Orangutan communication resembles a game of charades, a study suggests.
Orangutans intentionally modified their gestures to get what they wanted
Researchers from St Andrews University have shown that the animals intentionally modify or repeat their signals to get their messages across.
The scientists said they believed all great apes could have this capability, suggesting that the skill may have evolved millions of years ago.
The study, which is published in the journal Current Biology, involved six orangutans living in two zoos.
Richard Byrne, an evolutionary psychologist and an author on the paper, said: "We were interested in the intentions behind communication.
"When humans communicate, we routinely use our knowledge of what our audience knows and what they don't know automatically.
"We wanted to find out whether the great apes, that have so much flexibility with their communication, do the same thing."
Bananas v leeks
To find this out, the researchers set up a situation where six captive orangutans from Durrell and Twycross zoos were presented with a keeper who had treats, such as bananas, and blander food, such as leeks or celery.
The animals gestured to attract the keeper's attention so the tasty treat would be passed to them.
However, once the orangutans had done this, the keepers did one of three things: they either handed them the treat, handed them the bland food or handed them half the treat. The scientists then recorded their reactions.
"When the keeper gave the orangutan the really nice food, understandably, that was the end of it," explained Professor Byrne.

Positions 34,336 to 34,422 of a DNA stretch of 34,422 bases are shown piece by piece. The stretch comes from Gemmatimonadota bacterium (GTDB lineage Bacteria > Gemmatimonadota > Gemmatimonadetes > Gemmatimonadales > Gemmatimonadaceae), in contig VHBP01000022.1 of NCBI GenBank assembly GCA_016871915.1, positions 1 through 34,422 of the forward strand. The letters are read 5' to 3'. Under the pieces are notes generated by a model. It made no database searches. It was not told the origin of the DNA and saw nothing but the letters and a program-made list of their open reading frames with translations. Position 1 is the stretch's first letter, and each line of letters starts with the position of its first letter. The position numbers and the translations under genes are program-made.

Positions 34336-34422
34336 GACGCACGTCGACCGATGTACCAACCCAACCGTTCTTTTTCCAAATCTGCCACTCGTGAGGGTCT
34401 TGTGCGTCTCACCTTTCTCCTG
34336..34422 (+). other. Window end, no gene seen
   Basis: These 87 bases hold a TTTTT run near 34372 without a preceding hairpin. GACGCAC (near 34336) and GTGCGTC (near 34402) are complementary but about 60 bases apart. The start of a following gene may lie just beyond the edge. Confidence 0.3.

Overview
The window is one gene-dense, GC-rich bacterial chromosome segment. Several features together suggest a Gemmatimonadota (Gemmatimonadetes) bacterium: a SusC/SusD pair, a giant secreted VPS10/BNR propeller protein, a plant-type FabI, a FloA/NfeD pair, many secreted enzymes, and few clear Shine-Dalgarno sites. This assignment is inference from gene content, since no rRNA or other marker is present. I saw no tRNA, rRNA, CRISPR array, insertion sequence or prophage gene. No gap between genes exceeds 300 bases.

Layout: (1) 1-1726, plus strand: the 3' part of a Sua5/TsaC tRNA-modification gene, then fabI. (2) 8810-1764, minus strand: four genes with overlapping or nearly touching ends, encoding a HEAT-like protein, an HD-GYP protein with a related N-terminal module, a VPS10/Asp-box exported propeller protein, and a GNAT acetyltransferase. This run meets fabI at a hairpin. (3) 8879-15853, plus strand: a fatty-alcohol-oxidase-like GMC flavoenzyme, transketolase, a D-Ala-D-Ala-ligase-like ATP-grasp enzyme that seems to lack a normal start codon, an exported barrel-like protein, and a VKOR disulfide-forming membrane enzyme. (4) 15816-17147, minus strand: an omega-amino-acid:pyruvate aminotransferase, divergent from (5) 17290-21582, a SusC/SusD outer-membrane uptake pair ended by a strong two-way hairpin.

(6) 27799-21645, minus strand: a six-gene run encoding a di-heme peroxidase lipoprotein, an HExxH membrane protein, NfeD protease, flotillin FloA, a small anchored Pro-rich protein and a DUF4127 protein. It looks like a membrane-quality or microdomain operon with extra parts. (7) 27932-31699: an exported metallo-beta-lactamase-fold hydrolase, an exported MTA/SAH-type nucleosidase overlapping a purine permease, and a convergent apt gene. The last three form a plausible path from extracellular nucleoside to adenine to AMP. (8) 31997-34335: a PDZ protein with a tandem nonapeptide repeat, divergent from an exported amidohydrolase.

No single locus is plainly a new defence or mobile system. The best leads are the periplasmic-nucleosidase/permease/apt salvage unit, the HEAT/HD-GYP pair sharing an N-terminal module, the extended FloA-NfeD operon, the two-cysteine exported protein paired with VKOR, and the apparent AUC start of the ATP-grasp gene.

"But when the keeper pretended to fail to understand the original gesture and gave the wrong food, the orangutans stopped using the gestures they had used before and started using some different gestures," he explained.
"And when the keeper half understood and gave the orangutan part of the treat, the orangutans started to repeat the same gestures that they had used, but they would repeat them even more enthusiastically."
Professor Byrne likened it to a game of charades.
He said: "Part of the skill is to do the miming and the gesturing in the cleverest way - but also you are paying attention to what your team is guessing, and you tailor what you do next to what they are doing." Effectively, the orangutans were able to take into account the states of knowledge, ignorance and partial knowledge of the keeper and react, said Professor Byrne.
Given that orangutans are the most distantly related great ape to humans, the scientists believe that all great apes would prove to have this skill.
"This ability to take into account how much individuals have understood you, and to modify what you do next, is probably quite an ancient one in the human lineage," explained Professor Byrne.